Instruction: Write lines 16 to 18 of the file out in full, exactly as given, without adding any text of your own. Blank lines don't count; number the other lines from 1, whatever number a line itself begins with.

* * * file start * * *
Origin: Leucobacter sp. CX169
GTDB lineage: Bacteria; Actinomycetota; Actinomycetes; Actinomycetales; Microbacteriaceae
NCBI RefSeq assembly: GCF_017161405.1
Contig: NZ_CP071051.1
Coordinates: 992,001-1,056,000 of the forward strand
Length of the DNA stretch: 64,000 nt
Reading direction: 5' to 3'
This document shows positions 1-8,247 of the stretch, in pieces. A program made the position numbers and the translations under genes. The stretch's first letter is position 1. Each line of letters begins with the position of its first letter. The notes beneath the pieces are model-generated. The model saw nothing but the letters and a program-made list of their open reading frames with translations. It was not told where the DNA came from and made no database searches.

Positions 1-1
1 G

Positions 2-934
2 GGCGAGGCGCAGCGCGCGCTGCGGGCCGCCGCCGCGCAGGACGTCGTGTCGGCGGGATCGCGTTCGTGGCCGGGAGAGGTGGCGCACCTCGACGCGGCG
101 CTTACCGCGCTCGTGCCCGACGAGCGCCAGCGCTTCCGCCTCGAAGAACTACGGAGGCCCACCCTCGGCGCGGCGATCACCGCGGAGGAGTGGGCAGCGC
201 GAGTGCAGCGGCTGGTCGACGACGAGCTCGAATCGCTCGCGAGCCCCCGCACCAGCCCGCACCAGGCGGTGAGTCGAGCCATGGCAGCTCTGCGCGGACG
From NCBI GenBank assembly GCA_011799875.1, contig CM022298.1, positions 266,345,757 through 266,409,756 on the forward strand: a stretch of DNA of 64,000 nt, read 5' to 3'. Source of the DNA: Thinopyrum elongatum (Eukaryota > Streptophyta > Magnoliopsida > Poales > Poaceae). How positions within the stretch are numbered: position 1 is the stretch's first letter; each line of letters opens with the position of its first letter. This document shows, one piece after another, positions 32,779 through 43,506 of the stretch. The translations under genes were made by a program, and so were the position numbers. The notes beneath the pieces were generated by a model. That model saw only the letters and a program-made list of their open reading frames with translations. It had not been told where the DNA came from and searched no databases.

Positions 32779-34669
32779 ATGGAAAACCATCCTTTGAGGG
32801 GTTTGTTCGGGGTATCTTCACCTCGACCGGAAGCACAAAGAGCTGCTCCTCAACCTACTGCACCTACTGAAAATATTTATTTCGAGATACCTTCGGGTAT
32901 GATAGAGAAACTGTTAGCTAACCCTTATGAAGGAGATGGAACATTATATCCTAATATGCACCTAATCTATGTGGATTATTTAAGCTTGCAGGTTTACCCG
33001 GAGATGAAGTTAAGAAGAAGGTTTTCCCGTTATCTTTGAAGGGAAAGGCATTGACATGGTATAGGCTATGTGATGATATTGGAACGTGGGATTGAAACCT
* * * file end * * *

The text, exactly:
Positions 32779-34669
32779 ATGGAAAACCATCCTTTGAGGG
32801 GTTTGTTCGGGGTATCTTCACCTCGACCGGAAGCACAAAGAGCTGCTCCTCAACCTACTGCACCTACTGAAAATATTTATTTCGAGATACCTTCGGGTAT